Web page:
Venezuelan President Nicolas Maduro 'fears' order to arrest interim President Juan Guaido 'would not be obeyed': White House national security adviser John Bolton

PHOTO: Venezuelan President Nicolas Maduro speaks during a pro-government march in Caracas, Feb. 23, 2019.PlayYuri Cortez/AFP/Getty Images
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White House national security adviser John Bolton said Sunday that "momentum is on the side of" interim President Juan Guaido in Venezuela, and that President Nicolas Maduro "fears" that if he orders Guaido's arrest, "it would not be obeyed."

"I think momentum is on Guaido's side. Reports in the press that ... the military hasn't shifted miss the point entirely," Bolton said in an interview with “This Week” Co-Anchor Martha Raddatz Sunday. "They have not sought to arrest Guaido and the National Assembly in the opposition, and I think one reason for that is that Maduro fears if he gave that order, it would not be obeyed."

The U.S., along with 50 other countries, have backed Venezuela’s self-declared interim president Juan Guaido, who’s leading the opposition movement.

PHOTO: U.S. National Security Adviser John Bolton walks to an interview outside the White House in Washington, March 5, 2019. Leah Millis/Reuters
U.S. National Security Adviser John Bolton walks to an interview outside the White House in Washington, March 5, 2019.

"The fact is -- and the media don’t know it because people don’t talk about this -- there are countless conversations going on between members of the National Assembly and members of the military in Venezuela; talking about what might come, how they might move to support the opposition," Bolton said. "They’re not going to broadcast that."

Bolton tweeted Wednesday that President Donald Trump "has made it clear to Nicolas Maduro and those around him, 'all options are on the table.'" But Pentagon officials indicated in September that there was no active planning for U.S. military intervention.

In his first interview with an American television network in years, Maduro told ABC News Anchor and Chief National Affairs Correspondent Tom Llamas that phrases like "all options are open," are "a threat for war."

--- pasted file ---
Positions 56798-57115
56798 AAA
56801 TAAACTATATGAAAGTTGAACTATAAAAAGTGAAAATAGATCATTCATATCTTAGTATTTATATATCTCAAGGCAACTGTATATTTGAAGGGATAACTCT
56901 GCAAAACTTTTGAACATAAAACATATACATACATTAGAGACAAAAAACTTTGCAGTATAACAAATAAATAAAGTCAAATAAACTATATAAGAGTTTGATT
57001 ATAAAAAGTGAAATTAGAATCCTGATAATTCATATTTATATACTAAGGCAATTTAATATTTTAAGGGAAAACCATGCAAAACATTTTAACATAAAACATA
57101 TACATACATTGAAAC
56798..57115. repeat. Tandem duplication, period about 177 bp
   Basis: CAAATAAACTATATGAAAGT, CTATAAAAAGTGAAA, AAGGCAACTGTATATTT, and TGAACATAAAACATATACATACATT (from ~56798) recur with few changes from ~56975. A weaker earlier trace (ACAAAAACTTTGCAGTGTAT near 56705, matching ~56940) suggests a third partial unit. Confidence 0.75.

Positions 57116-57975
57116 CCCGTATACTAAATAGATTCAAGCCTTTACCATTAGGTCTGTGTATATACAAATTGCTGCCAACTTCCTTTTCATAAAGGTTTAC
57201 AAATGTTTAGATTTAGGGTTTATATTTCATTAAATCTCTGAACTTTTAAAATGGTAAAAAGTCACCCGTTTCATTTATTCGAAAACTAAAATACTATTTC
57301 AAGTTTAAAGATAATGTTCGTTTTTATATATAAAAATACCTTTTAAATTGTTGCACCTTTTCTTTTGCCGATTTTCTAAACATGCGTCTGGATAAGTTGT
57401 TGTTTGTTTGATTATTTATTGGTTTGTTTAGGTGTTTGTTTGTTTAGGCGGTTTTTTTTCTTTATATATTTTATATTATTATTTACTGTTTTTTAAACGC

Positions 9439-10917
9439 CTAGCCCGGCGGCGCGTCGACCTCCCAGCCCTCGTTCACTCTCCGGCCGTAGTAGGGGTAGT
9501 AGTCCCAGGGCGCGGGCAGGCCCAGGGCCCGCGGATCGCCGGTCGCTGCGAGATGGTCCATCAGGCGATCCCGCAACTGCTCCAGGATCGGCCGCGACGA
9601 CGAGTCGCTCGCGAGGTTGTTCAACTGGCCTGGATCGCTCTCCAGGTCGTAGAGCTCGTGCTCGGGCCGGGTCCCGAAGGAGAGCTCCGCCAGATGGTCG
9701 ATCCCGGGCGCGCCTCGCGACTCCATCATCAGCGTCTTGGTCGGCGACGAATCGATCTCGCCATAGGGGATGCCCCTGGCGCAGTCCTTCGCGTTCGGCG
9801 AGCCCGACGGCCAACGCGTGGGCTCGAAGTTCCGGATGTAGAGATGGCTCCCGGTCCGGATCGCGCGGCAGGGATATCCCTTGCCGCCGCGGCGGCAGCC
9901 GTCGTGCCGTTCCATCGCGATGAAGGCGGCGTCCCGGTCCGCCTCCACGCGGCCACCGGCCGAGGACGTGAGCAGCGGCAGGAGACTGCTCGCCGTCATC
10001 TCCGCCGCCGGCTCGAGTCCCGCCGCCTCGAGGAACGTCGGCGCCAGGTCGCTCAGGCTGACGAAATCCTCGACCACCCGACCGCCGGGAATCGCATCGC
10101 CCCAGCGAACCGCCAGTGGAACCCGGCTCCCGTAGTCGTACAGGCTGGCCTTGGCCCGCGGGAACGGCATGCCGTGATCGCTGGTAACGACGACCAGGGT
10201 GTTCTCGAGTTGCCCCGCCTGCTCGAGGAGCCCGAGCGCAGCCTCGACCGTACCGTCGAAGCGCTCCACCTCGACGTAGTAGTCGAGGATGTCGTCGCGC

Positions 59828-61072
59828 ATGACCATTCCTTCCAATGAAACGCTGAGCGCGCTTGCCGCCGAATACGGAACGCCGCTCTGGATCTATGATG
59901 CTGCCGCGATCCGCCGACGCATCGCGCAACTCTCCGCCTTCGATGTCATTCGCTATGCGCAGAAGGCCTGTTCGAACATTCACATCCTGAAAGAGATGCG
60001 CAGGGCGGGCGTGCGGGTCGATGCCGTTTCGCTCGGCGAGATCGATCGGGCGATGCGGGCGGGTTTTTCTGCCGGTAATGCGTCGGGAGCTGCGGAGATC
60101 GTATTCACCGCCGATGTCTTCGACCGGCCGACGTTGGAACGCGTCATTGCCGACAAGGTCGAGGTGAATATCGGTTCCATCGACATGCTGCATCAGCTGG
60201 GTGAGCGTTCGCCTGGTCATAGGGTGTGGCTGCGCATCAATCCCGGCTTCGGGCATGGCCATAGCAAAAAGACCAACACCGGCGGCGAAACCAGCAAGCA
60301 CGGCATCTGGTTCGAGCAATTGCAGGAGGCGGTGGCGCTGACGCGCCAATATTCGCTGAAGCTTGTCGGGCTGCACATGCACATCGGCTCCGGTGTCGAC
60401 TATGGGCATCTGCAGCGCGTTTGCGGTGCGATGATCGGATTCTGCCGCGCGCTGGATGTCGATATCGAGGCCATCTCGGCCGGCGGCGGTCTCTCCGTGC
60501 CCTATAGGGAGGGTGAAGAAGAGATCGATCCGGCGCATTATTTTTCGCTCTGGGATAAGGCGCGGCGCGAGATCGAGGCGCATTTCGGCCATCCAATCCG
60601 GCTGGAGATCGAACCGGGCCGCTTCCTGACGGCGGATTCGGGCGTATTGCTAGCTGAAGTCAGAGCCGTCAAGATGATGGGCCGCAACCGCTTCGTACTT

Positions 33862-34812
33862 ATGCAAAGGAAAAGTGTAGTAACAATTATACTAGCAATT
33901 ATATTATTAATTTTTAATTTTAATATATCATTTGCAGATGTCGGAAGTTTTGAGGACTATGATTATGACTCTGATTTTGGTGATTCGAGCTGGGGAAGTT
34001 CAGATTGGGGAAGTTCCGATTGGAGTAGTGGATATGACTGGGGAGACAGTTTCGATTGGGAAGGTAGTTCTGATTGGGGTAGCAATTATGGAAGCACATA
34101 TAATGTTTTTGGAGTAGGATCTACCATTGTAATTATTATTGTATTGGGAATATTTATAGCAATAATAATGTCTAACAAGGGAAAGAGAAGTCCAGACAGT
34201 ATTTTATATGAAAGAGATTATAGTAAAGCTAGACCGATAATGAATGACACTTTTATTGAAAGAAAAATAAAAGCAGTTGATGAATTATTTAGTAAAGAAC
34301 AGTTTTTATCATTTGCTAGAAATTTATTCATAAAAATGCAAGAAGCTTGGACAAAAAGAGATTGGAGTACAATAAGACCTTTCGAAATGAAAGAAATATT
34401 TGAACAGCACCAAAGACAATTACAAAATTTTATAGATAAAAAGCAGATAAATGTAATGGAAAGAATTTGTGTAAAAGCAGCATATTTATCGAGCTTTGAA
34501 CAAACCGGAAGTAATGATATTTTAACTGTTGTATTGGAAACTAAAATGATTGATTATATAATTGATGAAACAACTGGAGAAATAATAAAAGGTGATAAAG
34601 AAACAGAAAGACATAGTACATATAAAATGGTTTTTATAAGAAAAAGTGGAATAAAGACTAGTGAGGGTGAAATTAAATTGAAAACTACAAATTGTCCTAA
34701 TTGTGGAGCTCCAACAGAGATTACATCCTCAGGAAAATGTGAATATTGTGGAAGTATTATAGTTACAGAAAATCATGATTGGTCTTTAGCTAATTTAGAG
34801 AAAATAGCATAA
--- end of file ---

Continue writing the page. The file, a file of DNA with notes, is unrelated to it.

Also in that interview, Maduro said that he fears the people around Trump, including Bolton, who he called "an extremist and expert of the Cold War."

"I think these people surrounding President Trump and advising him on Venezuelan policies are bad. And I think that at one point, President Trump will have to say 'stop, stop, we have to see what happens with Venezuela,' and change his policy," Maduro said.

PHOTO: Venezuelan President Nicolas Maduro speaks during a pro-government march in Caracas, Feb. 23, 2019. Yuri Cortez/AFP/Getty Images
Venezuelan President Nicolas Maduro speaks during a pro-government march in Caracas, Feb. 23, 2019.

"Do you want Maduro to fear the advice you’re giving to the president?" Raddatz asked Bolton on "This Week."

"Let me just say I’m honored to be named by Nicolas Maduro. I add him to the list of other people who’ve criticized me over the years," Bolton said, adding that he doesn’t wish the president "any ill will."

"It’s not just Maduro though. It’s the entire regime. It’s a group of kleptocrats who have plundered Venezuela of its oil wealth, have impoverished the people."

"You’re pretty certain Maduro’s going to be out?" Raddatz pressed.

"I’m not certain of anything," Bolton said.

He added, "I think the overwhelming support of the population and the overwhelming support of the enlisted personnel in the military and the junior officers" is for Guaido. "We’ll see what happens."

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